A new bar manager has taken over the helm of Singapore’s top bar, and David Nguyen-Luu’s first order of business is to introduce a new section to Manhattan’s Eras of New York menu. Starting Sep 10, The Millennium will come around, bringing with it four concoctions developed by the bar team. Start with the fun, stiff and most importantly, delicious, No Vacancy ($25). It pays tribute to the bottle service nightclubs that dominated the scene at the turn of the century, and is essentially a 50/50 Martini, served in a bottle with garnishes of olive, green apple and lemon twist on the side. The Sopranos fans, there’s a drink just for you too. The Bada Bing Bada Boom ($27) is an Old Fashioned-inspired drink made using Glenlivet 12 Years, Ruffino Chianti red wine, spice syrup and cherry tobacco bitters, then topped with an aromatic chocolate cigar that brings out a velvety texture from the cocktail. It’s a real treat.


Aside from their new menu, Fairmont Singapore’s long-standing Italian restaurant Prego has got a sweet new bar set-up right in the middle of the restaurant along with some new decor. Begin your meal with a pint of their refreshing, new Prego Lager ($12) made specially for the restaurant by Brewerkz, before having the Prego pizza ($38), which is an old favourite but now refreshed with new Italian flour dough and topped with sundried tomatoes, ham, wild and brown button mushrooms, fresh cream and parmesan. Then, try new Italian Chef Mauro Sanna’s Filetti d’orata in “cartoccio” ($40) which draws on traditional methods of cooking, with a sea bream cooked “cartoccio” style. Wrapped in parchment paper and topped with tomatoes, capers and lemon slices, the sea bream fillet is oven-baked to preserve the fresh fish flavour. Also, don’t forget an order of the Pancetta di maiale in “Porchetta” con “Scafata” ($42), a slow roasted pork belly, seasoned with salt, garlic, rosemary and other herbs, and complete with fennel seeds, fava beans, spinach and artichoke.

The Salted Plum

Found at the new wing of the ever-revamping Suntec City, The Salted Plum's new outlet (after their Boat Quay one) delivers comforting Taiwanese-inspired Singaporean food to the CBD. At this second joint of theirs, find three outlet-exclusive plates like the Cold Tofu ($10), which offers an unusual, fried century egg atop an entire block of silky, chilled tofu; the Dou Miao ($15) that features crunchy pea sprouts stir-fried with bacon; and the Salmon Fresh AF ($15), obviously a fresh, pan-fried salmon with an interesting side of seaweed mayo. But definitely order up the signatures too, such as the Kao Rou ($15), Burnt Chilli Chicken ($10) and Mei Cai ($5). Then pair those zi char dishes with the highly-recommended, fragrant Sweet Potato Porridge ($2) to tie your whole meal together.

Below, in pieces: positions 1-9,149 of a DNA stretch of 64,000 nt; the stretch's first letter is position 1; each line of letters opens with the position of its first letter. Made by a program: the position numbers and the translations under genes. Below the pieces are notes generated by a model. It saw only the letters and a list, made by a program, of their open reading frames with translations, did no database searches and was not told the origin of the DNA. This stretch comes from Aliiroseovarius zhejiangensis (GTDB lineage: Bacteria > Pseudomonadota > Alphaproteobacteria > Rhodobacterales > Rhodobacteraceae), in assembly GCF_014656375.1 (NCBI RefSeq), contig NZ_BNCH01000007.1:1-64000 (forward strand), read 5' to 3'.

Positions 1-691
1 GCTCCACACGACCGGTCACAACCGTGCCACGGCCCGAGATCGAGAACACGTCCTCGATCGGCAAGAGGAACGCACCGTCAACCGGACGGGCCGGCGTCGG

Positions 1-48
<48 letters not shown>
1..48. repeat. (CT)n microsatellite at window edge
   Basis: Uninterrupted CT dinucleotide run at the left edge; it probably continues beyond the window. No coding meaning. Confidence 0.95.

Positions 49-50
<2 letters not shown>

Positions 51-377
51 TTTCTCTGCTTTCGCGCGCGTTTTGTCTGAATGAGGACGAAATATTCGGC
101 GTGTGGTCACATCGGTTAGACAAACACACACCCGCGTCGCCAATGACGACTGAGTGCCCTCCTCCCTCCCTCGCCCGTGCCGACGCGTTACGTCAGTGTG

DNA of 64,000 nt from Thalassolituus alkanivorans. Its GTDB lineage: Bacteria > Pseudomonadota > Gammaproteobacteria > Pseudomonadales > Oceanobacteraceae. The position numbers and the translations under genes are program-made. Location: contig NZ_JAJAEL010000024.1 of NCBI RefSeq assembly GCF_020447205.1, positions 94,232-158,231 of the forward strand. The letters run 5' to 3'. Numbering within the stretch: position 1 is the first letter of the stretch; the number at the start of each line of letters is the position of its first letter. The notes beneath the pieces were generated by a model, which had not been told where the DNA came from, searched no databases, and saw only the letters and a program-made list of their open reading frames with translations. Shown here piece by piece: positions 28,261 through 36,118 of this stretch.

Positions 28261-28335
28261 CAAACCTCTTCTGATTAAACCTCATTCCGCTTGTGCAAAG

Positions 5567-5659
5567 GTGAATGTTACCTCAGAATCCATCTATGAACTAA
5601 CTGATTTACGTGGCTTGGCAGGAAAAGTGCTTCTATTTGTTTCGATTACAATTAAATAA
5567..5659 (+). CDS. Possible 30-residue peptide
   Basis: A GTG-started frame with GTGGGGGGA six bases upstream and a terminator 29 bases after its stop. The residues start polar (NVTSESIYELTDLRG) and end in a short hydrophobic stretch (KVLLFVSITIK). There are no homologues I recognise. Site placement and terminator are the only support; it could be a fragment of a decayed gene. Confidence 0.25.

Tablescape Restaurant and Bar

Best known for its beloved bread trolley, Grand Park City Hall’s hotel restaurant Tablescape needs little introduction. It continues to serve modern European fare, and some new notable delights including the starter Egg ($28), that features a 62-deg cooked runny egg topped with black truffle shavings, 24-month aged Parmiggiano Reggiano, crisp asparagus slices. It’s best accompanied by the fresh bakes from the bread trolley. Then there's the Risotto ($38), which offers a pan-fried foie gras and Chinese-style smoked duck atop a bed of creamy carnaroli. Also pick Beef ($38) off its mains section, which exemplifies new Chef Armando Aristarco’s flavour-forward vision, by exhibiting a red wine-braised and marinated black angus beef cheek with some light but well-seasoned garden greens. Finally, finish off with some sweets ($14) on rotation from the daily dessert trolley.